SOE wisely waited for the second day of E3 so that their EQ2 interview with Massively would have a bit more of the stage to themselves. Unfortunately, their recent history has me a bit skeptical about what they're selling.
What they say...
In the short term, low level players can get "leaping" and "gliding" mounts to tide them over until they qualify for flight. (Personally, I think the leaping sounds cool and far less likely to trivialize outdoor quest content than flight, guess it's too late to trade the latter back out of the game.)
In the medium term, Smokejumper envisions providing regular content in the quarterly paid subscription updates and concentrating on "adding features to the game" in paid expansions. In the long run, the producer claims to be considering a la carte sales of the expansion features in lieu of fixed expansion sets.
What do they mean?
The catch is that having content in the content updates was something that the game used to do on a more regular basis in expansion eras past. (In fairness, the leanest patches were probably set in motion before Smokejumper arrived.) Meanwhile, earlier this year the game made a point of adding an expansion-ish feature - a new race - for an a la carte fee IN ADDITION TO the paid expansion box, which also contained most of the new content that the game has received over the last year.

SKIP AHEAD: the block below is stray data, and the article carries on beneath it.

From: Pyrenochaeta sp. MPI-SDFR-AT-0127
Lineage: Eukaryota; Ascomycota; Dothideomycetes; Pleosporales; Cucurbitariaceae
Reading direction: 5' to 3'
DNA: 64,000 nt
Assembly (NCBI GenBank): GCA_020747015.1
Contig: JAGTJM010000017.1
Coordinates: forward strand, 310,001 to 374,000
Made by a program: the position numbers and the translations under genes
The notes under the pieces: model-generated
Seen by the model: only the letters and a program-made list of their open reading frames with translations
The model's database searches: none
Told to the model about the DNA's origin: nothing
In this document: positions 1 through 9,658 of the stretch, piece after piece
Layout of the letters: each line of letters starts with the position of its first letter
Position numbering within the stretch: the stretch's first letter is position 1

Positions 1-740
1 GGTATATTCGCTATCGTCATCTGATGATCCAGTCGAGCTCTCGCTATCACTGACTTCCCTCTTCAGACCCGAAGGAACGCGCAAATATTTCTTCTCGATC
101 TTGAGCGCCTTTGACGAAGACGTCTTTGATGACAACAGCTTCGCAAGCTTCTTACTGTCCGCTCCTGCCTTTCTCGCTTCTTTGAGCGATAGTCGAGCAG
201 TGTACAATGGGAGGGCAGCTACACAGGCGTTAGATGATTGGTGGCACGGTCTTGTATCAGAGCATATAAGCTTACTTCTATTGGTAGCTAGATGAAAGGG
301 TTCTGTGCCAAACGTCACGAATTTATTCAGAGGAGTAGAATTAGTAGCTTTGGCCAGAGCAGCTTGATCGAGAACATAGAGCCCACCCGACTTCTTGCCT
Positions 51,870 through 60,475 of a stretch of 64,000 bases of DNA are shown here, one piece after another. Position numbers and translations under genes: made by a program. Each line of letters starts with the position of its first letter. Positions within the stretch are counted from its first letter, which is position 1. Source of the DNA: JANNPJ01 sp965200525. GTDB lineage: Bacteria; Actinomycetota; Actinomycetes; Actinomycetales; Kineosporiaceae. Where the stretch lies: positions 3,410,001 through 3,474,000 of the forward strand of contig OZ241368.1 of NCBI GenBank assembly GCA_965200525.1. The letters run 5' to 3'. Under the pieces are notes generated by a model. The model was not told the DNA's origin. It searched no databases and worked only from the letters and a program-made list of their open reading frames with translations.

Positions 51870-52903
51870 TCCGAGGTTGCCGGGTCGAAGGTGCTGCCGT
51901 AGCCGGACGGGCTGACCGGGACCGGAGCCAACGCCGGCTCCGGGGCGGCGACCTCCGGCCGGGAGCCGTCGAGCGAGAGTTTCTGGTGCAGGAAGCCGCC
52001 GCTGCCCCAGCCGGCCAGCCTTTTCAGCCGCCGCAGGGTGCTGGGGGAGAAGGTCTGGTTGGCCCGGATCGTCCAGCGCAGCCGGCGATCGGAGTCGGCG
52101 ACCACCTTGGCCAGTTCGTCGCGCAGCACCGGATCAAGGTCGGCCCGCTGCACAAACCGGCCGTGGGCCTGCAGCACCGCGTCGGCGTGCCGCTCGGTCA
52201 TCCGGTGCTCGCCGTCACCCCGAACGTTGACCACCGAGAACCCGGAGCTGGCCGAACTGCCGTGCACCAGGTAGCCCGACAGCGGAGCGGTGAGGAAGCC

It's possible that they do legitimately want to run an expansion that focuses on the low to middle level range, which is presumably where free EQ2X players are petering out over on the game's new most popular server. Currently, free players have no reason to pay for any expansions until they hit level 80. Revamping Freeport and Qeynos into "multi-level quest hubs" fits with this theme, as does a greater emphasis on new features (since there is already a decent amount of content in the low levels). Some of these - notably cross server grouping - are potentially a double edged sword when it comes to retaining current players, but I guess that's what they say about omelets and eggs.
Of course, they're going to want to sell expansions to veterans too, so the "features" might be expected to include something that gates content in practice (if not strictly by expansion ownership). In that context, we get the last teaser - a game that already has 24 classes, which is arguably 12 or more classes too many for actually designing class niches - will be getting a 25th sometime this year.
Much as I'd like to give them the benefit of the doubt, a new class isn't content, and it isn't an expansion feature (since that is confirmed for next year), so it sure looks suspiciously like we're going to see a new class land alongside a new race in the cash store in a game that also charges a subscription and $40 per year for an expansion box regardless of how much content is ready to go in that box. If there is an extra fee involved, the odds that the new addition will be on a level playing field with its 24 compatriots goes down rapidly. I'll be happy if I have to quote this post and eat some crow in six months, but I think the odds against are pretty good.